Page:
Unconventional Capital is living up to its name with its algorithm-backed investments

Here’s how early-stage investment mostly happens: An investor and an ambitious entrepreneur get talking. After a few background checks and business plan conversations, the investor decides whether to invest. But not before checking their gut feeling. Along the way the investor is constantly asking, “Does this feel right?”

In 2018, Franziska Reh and her co-founder felt this investment process wasn’t right. If this was the conventional way people made investment decisions, what would an unconventional approach look like? They started working on a way to revolutionise access to funding for entrepreneurs using technology. 

The result: Unconventional Capital (Uncap), a fintech company that invests in early-stage African companies. At Uncap no team member makes investment decisions. The selection process is based on an algorithm that focuses very much on the potential of the entrepreneur. 

Reh told me, “If we’re completely honest, it’s not that VCs and others are so great at that [investing without bias]. Many of them are still hugely underperforming and even there nine out of 10 startups fail. You could even argue that this gut feeling does not even work that well.”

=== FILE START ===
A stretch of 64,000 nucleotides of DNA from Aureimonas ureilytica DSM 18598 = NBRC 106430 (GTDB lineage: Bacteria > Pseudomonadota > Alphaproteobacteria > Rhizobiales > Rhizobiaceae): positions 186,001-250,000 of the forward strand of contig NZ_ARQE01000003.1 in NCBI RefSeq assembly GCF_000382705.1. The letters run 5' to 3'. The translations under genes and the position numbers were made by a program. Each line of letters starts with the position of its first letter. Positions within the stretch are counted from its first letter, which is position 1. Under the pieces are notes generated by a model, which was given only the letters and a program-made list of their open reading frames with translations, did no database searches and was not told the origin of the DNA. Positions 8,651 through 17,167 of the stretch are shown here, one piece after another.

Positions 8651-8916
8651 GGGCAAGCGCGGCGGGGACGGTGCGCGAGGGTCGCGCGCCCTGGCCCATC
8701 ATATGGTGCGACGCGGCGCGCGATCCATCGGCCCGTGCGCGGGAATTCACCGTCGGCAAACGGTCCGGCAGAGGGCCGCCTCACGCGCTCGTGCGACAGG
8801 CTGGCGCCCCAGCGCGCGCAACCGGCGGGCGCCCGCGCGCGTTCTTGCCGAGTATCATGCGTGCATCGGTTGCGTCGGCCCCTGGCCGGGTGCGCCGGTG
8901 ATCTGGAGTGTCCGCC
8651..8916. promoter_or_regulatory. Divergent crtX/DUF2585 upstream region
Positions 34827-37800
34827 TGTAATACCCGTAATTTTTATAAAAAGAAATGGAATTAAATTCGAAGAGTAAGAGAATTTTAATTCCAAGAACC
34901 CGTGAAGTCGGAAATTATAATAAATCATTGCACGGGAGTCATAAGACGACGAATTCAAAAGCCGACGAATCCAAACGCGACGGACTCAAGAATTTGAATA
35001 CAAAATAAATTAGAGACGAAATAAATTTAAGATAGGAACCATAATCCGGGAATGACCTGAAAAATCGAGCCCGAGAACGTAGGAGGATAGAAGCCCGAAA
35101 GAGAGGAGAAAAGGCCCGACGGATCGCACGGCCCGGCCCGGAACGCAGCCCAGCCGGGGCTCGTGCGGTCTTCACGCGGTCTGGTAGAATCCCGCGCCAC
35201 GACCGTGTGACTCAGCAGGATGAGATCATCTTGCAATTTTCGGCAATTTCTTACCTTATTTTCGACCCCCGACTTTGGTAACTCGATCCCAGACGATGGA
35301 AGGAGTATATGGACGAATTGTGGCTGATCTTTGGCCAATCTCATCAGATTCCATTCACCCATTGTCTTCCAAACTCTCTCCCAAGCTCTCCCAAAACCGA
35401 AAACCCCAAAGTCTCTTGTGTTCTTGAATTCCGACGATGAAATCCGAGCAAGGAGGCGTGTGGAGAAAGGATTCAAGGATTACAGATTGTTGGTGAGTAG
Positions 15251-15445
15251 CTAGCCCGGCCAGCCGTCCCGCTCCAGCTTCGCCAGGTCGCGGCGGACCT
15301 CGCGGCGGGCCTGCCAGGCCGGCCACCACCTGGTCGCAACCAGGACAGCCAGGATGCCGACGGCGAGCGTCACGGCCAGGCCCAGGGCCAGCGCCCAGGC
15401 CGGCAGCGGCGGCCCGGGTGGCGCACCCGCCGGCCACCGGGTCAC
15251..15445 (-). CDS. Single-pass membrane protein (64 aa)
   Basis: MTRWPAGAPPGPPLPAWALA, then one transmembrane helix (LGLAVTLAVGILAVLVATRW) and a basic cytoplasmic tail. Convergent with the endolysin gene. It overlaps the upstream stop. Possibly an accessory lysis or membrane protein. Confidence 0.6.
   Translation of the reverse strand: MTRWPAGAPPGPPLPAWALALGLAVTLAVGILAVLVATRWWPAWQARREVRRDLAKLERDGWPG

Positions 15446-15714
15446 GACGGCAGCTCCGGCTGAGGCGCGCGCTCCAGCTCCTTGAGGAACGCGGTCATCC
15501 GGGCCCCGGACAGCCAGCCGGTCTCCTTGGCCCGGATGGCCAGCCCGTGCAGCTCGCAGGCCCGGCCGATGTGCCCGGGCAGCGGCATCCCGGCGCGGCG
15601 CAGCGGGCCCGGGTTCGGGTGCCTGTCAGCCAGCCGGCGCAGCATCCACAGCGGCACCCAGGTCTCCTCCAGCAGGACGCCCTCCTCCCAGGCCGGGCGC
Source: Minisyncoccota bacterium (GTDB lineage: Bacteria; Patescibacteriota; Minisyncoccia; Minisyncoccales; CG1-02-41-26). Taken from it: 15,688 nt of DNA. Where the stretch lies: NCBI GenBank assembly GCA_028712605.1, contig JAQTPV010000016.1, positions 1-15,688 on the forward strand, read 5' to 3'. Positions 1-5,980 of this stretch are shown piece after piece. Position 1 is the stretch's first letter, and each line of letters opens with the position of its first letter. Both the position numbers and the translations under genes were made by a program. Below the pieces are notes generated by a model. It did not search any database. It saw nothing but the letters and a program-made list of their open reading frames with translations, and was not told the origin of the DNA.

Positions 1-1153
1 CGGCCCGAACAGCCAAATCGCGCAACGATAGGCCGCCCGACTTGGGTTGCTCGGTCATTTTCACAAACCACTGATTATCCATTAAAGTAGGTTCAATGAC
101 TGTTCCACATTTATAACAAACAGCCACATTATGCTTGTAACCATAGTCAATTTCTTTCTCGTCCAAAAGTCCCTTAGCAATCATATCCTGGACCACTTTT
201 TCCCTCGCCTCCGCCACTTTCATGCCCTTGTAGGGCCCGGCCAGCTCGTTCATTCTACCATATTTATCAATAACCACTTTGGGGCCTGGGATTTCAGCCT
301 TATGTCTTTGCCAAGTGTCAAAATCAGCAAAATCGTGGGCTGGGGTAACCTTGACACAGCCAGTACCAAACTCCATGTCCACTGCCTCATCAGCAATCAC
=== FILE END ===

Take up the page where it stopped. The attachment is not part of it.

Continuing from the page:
In this edition of Ask an Investor, I share the story of Unconventional Capital, a company challenging the traditional way early stage investing is being done.

Europe’s most valuable startup

Europe’s most valuable startup

Last week, European fintech giant Klarna announced that it raised $639 million at a staggering valuation of $45.6 billion. This valuation is 4 times what it was just 8 months ago. The round was led by SoftBank’s Vision Fund 2.

The 16 year old Swedish fintech company is most popular for its buy-now-pay-later service amongst other online financial services it offers.

How’s Klarna doing? 

  • More than 18 million American consumers now use Klarna. That’s up from 10 million at the end of last year’s third quarter, and up 118% year over year.
  • It has more than 90 million global active users and processes more than 2 million daily transactions.
  • In 2020, Klarna processed $50 billion worth of transactions, three times more than what its close competitor Afterpay projected for 2021. In the first quarter of this year it processed $18.1 billion in volume compared to $9.9 billion in the prior-year first quarter.

Zoom out: With its current momentum, there’s rumour that Klarna may be preparing to go public within the year. Meanwhile, there’s some criticism that Klarna’s positioning as an alternative to credit cards is manipulative – it encourages overspending and can potentially ruin customers’ credit histories if they fail to keep up on payments.


On June 22nd-24th, Digital Africa will hold the 9th edition of its annual Conference and Exhibition. 

Why should you attend?

The three-day event will bring together thousands of tech professionals and enthusiasts to learn, network and discuss the progress of tech in Africa. 

If your work is tied to Africa’s tech industry, whether as an innovator, policymaker, investor, academic institution, media, or even if you’re just curious, then you should join this conference. 

This time around, it’s fully virtual and there’ll be many insightful sessions where panelists will discuss interesting topics including Artificial Intelligence, 5G, Blockchain, Internet of Things, Smart Cities, and many more.

Register here to attend for free. 


Written by – Daniel Adeyemi

Edited by – Edwin Madu & Koromone Koroye